Frank Vining Smith: Maritime Painting in the 20th century

Chances are, if you had New England relatives, there was a ‘Frank Vining Smith’  in the house somewhere. Seems like I’ve spoken to more that one New England man in the last few weeks with a clear recollection of a Frank Vining Smith print in his childhood bedroom.  Much like Norman Rockwell or Andrew Wyeth,  the word on Frank Vining Smith  just keeps gaining momentum and his work is enjoying a new generation’s admiration. (The mounting auction prices say it all.)
So, here it is, hot off  the presses: the new, complete, definitive, comprehensive survey of the works of Frank Vining Smith. The publication coincides with a major exhibit of his work at the Heritage Museum and Gardens this summer (2010) in Sandwich, MA. I’m also lining up a bunch of lectures for author James Craig (from the opening of the exhibit at the Heritage Museum and Gardens to the Rockport Library, the Mariner’s Museum, the Hingham Historical Society with more to come).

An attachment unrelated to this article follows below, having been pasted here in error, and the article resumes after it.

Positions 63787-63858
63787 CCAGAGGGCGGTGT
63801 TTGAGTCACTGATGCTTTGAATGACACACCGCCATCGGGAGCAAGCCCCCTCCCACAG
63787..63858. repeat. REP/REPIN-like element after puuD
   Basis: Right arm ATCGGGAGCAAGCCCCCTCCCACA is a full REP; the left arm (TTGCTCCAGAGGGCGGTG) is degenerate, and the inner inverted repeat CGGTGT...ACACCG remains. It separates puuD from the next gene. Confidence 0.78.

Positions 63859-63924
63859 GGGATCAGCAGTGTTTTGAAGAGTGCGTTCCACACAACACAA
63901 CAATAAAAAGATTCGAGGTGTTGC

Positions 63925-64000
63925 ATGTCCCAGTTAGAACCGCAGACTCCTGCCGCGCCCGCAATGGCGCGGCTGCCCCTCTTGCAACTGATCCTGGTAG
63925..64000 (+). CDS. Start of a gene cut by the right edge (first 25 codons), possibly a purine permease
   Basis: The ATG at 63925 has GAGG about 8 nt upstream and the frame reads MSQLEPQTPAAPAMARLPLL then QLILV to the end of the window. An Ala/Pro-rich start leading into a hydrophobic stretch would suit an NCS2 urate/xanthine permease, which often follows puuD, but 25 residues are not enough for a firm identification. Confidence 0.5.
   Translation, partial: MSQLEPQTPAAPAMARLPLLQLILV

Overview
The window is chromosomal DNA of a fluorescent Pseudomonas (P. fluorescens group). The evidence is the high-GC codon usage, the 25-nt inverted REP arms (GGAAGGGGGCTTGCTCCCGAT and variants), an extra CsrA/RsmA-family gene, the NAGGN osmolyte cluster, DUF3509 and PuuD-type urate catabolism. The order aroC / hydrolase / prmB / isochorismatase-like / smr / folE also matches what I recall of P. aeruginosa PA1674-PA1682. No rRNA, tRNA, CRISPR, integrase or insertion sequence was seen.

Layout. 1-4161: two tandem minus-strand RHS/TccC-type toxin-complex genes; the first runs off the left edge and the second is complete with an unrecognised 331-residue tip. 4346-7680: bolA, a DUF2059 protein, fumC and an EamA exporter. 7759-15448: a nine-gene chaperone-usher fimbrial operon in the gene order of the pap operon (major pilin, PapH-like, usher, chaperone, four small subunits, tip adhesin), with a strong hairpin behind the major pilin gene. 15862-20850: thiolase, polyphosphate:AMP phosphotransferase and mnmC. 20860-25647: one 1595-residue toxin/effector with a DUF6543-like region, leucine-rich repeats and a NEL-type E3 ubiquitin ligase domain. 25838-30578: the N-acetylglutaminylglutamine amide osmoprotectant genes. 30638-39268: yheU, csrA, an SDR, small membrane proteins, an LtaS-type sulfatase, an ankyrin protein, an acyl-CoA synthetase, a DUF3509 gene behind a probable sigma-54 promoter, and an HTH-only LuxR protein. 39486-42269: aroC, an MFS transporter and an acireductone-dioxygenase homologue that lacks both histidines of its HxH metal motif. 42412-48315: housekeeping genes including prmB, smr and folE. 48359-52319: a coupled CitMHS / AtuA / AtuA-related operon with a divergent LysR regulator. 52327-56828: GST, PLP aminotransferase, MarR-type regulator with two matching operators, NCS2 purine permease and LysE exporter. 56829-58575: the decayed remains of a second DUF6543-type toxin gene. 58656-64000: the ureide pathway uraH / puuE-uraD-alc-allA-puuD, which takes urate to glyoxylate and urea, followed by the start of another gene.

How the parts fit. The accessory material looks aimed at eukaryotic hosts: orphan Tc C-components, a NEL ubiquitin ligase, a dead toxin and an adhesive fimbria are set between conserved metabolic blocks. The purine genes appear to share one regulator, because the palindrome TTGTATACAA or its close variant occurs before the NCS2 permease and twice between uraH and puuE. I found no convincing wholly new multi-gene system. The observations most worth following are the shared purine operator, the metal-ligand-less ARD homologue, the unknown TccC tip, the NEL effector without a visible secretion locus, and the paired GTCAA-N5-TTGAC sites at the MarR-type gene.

Smith has great childhood ties to Hingham, Massachusetts and this rugged, untouched New England shoreline helped to inspire Smith’s palette and imagination on canvas. To support his painting, Smith worked as an illustrator for magazines such as Field and Stream and Outdoors and his illustrations  really set the tone for defining that post world-war, peace-time pastime of leisure. Frank Vining Smith was able to enjoy critical and financial success in his lifetime, but it wasn’t until he was 47 that he actually felt comfortable enough to leave his day job and pursue painting full-time.

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